Designing For Good – feat. Different Kettle
As part of our Design For Good initiative, we aim to seek out and promote those that are designing for good. To shine a light on how creative innovation can be a driver for positive change and to raise awareness of the people and teams making it happen.
Next up, weâd like to feature a creative agency that is dedicated to serving the charity sector through powerful storytelling. In this context, we had a chat with Nick Holmes, Creative Director at Different Kettle.
ADLIB: In a nutshell, what has been your career journey so far, leading you to where you are right now?
Nick: I started as a copywriter working in traditional above the line agencies on a wide range of commercial products â cars, beer, FMCG, all the usual suspects.
The only charity work we ever did was pro-bono and frankly was geared entirely towards the agency winning awards rather than actually benefitting the client in the long run. Working in the commercial sector was brilliant and I loved learning the craft, but there was something about flogging stuff to people that they didnât really need that began to wear thin for me. I was then hired by an agency that specialised in the charity sector because they wanted me to help them win commercial business. But once I saw that it was possible to work exclusively with charities and NGOs I knew that was where I needed to focus everything Iâd learnt. A few years later I set up Different Kettle knowing that we would work solely and exclusively in the sector.
ADLIB: Letâs start with âhowâ. From your perspective, how does emotive design help spread the word about charitable causes?
Nick: Iâm not sure I know what emotive design is! But thereâs no doubt that we need to communicate with people at an emotional level. I actually think thatâs true whatever youâre selling.
I guess with charities the emotions are often the big ones â compassion, anger, hope, fear and thatâs why people think of it as being more emotional than other sectors. Because we are dealing with big emotions, it can be tempting to go over the top. Actually, we have to be very careful about how we engage our audience. We may need to step quite lightly, precisely because we often are dealing with big emotional issues that, if presented inappropriately, can turn people away. It makes for a very interesting and powerful space to be working in.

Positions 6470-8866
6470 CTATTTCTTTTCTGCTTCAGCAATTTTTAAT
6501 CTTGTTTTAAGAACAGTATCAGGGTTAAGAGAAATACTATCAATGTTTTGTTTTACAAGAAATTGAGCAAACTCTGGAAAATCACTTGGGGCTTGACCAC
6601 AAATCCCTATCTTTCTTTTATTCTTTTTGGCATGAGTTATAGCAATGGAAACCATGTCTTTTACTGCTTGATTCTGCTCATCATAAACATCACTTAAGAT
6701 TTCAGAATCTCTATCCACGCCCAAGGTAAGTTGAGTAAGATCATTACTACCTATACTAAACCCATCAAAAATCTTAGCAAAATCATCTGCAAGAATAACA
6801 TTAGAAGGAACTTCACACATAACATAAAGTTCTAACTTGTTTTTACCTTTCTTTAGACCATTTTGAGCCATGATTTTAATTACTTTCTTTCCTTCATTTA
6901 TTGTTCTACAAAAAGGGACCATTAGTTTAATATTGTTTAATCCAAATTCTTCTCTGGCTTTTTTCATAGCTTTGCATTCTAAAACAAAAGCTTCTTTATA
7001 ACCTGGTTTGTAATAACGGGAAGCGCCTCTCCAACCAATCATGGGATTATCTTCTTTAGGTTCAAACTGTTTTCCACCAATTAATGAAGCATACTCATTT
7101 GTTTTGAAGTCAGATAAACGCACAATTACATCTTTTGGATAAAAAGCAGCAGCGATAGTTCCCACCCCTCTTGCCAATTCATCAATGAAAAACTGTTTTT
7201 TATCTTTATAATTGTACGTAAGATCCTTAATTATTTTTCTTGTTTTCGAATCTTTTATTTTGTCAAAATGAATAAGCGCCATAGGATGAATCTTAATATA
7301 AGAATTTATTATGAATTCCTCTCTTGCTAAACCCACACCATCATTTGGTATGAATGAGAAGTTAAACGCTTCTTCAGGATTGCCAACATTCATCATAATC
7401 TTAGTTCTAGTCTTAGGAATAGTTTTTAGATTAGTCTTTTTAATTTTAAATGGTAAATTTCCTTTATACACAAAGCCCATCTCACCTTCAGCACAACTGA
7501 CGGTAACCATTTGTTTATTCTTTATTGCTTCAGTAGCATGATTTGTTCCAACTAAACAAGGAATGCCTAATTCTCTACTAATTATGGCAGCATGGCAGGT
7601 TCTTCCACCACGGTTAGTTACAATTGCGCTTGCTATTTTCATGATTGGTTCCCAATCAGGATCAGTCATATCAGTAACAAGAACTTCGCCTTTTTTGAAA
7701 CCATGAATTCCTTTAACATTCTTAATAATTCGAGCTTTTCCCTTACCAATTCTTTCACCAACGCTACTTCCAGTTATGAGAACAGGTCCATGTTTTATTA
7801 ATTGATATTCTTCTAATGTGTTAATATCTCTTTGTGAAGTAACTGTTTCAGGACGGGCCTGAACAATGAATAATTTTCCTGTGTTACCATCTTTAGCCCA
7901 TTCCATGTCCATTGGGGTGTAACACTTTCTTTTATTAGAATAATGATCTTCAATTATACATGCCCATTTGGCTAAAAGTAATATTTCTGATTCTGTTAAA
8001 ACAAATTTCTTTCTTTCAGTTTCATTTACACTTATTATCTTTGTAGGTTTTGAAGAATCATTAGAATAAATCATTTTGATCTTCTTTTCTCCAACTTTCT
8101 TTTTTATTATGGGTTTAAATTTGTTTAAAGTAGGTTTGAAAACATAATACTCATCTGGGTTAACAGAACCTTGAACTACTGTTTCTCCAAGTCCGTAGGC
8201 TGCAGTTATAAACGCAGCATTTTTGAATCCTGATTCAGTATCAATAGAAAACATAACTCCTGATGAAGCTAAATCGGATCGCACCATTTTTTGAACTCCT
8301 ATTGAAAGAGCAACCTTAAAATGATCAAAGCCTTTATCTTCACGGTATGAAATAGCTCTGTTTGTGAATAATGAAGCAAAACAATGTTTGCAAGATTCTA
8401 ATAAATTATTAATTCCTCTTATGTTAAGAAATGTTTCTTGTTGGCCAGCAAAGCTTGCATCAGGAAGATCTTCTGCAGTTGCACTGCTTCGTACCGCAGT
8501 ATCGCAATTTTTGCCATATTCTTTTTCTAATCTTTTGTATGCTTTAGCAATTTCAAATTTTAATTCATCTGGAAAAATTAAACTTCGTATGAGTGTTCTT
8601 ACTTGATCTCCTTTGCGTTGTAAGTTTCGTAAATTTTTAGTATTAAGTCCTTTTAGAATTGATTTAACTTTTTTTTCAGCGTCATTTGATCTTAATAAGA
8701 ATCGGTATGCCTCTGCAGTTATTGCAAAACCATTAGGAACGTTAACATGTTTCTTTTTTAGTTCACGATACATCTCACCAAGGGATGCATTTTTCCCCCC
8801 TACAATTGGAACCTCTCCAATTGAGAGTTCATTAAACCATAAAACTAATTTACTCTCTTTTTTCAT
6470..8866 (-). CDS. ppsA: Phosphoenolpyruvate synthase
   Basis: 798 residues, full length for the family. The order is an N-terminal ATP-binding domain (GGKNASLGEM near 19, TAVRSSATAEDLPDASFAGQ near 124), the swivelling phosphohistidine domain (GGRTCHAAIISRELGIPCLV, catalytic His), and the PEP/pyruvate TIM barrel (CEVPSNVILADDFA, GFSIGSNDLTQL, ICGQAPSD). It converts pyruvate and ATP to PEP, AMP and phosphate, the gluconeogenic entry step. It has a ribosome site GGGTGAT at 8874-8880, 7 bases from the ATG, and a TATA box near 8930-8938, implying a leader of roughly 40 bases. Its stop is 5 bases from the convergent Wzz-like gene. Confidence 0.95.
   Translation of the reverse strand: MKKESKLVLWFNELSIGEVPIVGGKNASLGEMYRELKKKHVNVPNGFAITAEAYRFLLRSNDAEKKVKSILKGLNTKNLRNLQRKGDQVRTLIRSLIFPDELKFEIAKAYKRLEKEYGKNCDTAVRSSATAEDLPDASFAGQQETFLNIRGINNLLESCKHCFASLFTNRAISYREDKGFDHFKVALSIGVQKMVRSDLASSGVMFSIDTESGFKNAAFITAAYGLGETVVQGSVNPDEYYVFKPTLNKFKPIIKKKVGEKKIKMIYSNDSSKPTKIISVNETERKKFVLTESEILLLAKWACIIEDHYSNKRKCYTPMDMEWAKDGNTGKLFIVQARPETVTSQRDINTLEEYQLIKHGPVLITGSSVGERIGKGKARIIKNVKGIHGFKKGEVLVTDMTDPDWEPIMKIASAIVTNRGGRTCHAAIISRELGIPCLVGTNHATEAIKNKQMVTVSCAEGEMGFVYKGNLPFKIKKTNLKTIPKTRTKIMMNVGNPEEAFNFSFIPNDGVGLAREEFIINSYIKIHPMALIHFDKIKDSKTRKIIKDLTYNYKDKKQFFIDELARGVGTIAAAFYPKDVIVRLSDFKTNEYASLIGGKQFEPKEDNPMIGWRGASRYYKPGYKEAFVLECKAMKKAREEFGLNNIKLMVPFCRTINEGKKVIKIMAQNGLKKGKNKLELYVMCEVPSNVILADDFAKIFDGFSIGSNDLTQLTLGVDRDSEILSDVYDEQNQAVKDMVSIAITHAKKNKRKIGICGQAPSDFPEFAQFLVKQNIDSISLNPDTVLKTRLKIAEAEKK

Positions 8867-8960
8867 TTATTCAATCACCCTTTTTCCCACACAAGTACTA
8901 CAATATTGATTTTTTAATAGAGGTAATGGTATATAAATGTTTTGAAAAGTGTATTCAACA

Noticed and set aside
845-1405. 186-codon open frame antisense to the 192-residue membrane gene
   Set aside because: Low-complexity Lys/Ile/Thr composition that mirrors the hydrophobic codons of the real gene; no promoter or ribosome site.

ADLIB: How does social media play an integral part in your campaigns?
Nick: For the most part we look at social media as we look at any other channel and assess how and whether it will be useful in achieving the specific objectives of the campaign weâre working on. That said, social does have a special role to play in the charity sector. Supporting charities or good causes is in many ways a communal thing to do – most of us like to let others know about the things that are really important to us and that weâre giving our support to.
By using social media well, we can enable people to do that without it looking like they are just showing off – by sharing a campaigning action for example. And in the process of doing that, they are really spreading the word about the cause. Thatâs an obvious thing to say, but for charities who are often working on tiny budgets, the voice of supporters is a key media channel â and social media gives that voice a platform.
ADLIB: In your opinion, what is the most important factor to consider when designing for a charitable audience?
Nick: Same as for any other audience â get your proposition right. To do that you need to know your audience and have a clear objective.
ADLIB: And finally, do you have one piece of wisdom for aspiring designers that would like to use their talents to design for good specifically?
Nick: Always keep your audience in mind and meet them where they are at â not where you (or more likely your client) would like them to be.
If âdesigning for goodâ is also something you are involved in please do get in touch – weâd love to chat through how we could work together and lead by example.